Weather starter: Rain, frost, and more rain
Rain moved through the Midwest over the weekend, but it wasn't quite as much as earlier anticipated. It's not over, though.
Rainfall is expected to continue to traverse the Corn Belt this week, though it's likely too late to do much good for famished corn and soybean crops, some of which have seen less than 25% of normal rainfall this summer.
"Rains should continue in the west-central Midwest through midweek, but should then increase across central and eastern areas later this week. The rains will continue to build moisture supplies, but will be too late to improve yield prospects for corn and soybeans," says MDA Weather Services senior ag meteorologist Don Keeney. "In fact, the rains in the southern Midwest and northern Delta later this week will slow corn drydown and early harvesting."
Though field drying will be hampered in some areas, the general trend won't be one of major interruptions yet, according to Monday's Commodity Weather Group (CWG) Ag QUICKsheet.
"Showers will aid much of the remaining one third of the Midwest that is still most notably dry (parts of Illinois/Missouri/Iowa/South Dakota), but chances for notable recovery in soybean yields at this late date are low," according to CWG. "Showers then favor the northwestern Midwest in the 6- to 15-day, but only minor harvest impacts are expected."
New data Monday from the Iowa Environmental Mesonet (IEM) shows an example of just how deep the moisture deficit has been this summer in some locations; one area in the northwest quarter of Iowa shows less rainfall in some spots than in the same period a year ago, when drought was severe and widespread.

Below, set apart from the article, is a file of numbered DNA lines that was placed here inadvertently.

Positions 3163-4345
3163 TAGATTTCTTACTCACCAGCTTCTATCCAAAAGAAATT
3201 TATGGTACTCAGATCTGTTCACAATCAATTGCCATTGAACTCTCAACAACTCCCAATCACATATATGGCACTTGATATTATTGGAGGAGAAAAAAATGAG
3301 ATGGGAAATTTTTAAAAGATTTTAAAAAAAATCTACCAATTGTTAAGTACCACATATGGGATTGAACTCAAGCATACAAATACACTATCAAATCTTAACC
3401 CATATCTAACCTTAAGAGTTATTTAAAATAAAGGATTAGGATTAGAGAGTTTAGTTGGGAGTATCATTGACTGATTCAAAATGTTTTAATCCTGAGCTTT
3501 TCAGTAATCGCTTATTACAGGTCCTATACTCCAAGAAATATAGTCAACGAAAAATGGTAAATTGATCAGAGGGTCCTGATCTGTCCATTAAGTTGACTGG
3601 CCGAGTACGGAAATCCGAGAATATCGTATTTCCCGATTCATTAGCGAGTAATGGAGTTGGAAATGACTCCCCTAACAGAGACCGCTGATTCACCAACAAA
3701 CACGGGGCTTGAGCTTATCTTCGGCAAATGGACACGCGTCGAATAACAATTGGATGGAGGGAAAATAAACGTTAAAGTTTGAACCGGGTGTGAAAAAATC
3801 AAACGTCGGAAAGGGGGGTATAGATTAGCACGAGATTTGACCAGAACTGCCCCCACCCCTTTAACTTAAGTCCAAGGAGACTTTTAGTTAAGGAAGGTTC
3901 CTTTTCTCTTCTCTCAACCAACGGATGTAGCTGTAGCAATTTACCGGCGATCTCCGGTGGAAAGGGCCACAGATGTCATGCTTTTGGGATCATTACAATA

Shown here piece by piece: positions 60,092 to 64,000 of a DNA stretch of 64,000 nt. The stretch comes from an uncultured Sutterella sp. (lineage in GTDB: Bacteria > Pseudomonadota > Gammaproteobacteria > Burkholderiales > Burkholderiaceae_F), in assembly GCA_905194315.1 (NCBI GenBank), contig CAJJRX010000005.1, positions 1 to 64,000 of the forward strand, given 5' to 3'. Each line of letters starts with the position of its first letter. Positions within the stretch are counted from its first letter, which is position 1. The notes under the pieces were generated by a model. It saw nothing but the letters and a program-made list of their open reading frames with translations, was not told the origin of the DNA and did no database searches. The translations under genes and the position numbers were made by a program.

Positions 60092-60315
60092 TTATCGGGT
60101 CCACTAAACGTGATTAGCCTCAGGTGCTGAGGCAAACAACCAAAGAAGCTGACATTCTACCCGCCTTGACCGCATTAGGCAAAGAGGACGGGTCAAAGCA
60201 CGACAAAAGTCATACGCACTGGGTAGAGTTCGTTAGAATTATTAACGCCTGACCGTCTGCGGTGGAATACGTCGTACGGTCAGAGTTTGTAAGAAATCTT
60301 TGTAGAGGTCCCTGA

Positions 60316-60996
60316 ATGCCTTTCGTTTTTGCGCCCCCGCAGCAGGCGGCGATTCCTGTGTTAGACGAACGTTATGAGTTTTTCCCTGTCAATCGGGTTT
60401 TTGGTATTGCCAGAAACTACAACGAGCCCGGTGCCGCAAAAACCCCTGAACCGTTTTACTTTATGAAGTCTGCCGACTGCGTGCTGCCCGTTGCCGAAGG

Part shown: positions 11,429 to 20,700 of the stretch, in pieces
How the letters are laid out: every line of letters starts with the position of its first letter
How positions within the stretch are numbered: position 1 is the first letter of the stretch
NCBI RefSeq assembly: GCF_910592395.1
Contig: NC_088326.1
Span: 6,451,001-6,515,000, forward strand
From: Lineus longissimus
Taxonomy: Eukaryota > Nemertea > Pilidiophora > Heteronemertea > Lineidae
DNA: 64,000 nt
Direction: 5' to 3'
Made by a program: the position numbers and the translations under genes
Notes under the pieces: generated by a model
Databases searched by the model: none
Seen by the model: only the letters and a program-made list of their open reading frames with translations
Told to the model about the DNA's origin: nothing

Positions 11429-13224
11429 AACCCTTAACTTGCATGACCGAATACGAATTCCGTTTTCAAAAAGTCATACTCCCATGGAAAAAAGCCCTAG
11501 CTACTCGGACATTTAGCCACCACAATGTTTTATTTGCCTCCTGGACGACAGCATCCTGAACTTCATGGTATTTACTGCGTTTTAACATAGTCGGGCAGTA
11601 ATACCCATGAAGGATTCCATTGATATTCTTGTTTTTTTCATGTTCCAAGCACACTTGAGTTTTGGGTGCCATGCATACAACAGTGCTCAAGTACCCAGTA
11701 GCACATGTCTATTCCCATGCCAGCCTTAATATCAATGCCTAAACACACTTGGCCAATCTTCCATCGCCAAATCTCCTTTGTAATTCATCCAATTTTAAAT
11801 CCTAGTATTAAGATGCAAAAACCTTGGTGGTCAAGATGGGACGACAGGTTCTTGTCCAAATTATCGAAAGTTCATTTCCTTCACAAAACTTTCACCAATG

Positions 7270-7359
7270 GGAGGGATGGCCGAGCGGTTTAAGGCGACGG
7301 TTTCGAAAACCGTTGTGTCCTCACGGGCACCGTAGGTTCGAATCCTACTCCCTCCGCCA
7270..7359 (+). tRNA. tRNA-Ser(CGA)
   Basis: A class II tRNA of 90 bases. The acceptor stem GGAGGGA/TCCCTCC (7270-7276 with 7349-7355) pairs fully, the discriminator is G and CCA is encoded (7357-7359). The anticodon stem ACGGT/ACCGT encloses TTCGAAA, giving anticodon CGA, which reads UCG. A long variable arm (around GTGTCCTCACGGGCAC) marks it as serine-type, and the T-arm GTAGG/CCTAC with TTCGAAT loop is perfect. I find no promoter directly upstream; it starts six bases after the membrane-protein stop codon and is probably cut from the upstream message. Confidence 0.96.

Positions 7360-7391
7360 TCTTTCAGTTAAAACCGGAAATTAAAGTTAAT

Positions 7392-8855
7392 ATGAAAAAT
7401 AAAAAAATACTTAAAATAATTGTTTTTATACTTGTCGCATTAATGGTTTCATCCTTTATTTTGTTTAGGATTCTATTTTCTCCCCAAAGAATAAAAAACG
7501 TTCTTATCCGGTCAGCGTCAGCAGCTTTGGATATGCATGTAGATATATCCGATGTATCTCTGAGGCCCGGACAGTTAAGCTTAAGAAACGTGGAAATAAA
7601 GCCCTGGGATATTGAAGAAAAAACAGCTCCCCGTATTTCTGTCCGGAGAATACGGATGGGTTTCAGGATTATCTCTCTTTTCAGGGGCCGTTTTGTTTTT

"The driest part of the state has been the around the Rockwell City area with less than 20% of average amount received," according to IEM commentary Monday morning. "All of the state is shown below 70% with the extreme northwestern portions faring the best."
Frost worries rising
Agriculture.com Marketing Talk adviser Red Steele says the temperature wasn't far from the freezing mark this morning on his farm in southern Minnesota. "My truck thermometer says 38 degrees at 7:00 a.m., and light frost in the road ditches," he says.
Though Marketing Talk senior contributor farmerguy89 says it didn't hit at his place, he says there is a risk in the next few days.
Though it's inevitable that it will hit soon, the widespread risk of a freeze hitting now, curtailing any crop development that's left in the field, remains fairly low, MDA's Keeney says.
"There is certainly frost in northern Minnesota and northern Wisconsin, but the lowest temps I’m seeing in southern Minnesota are high 30s," he adds. "I suspect there may be an isolated case of frost in a valley there, but this is certainly the exception."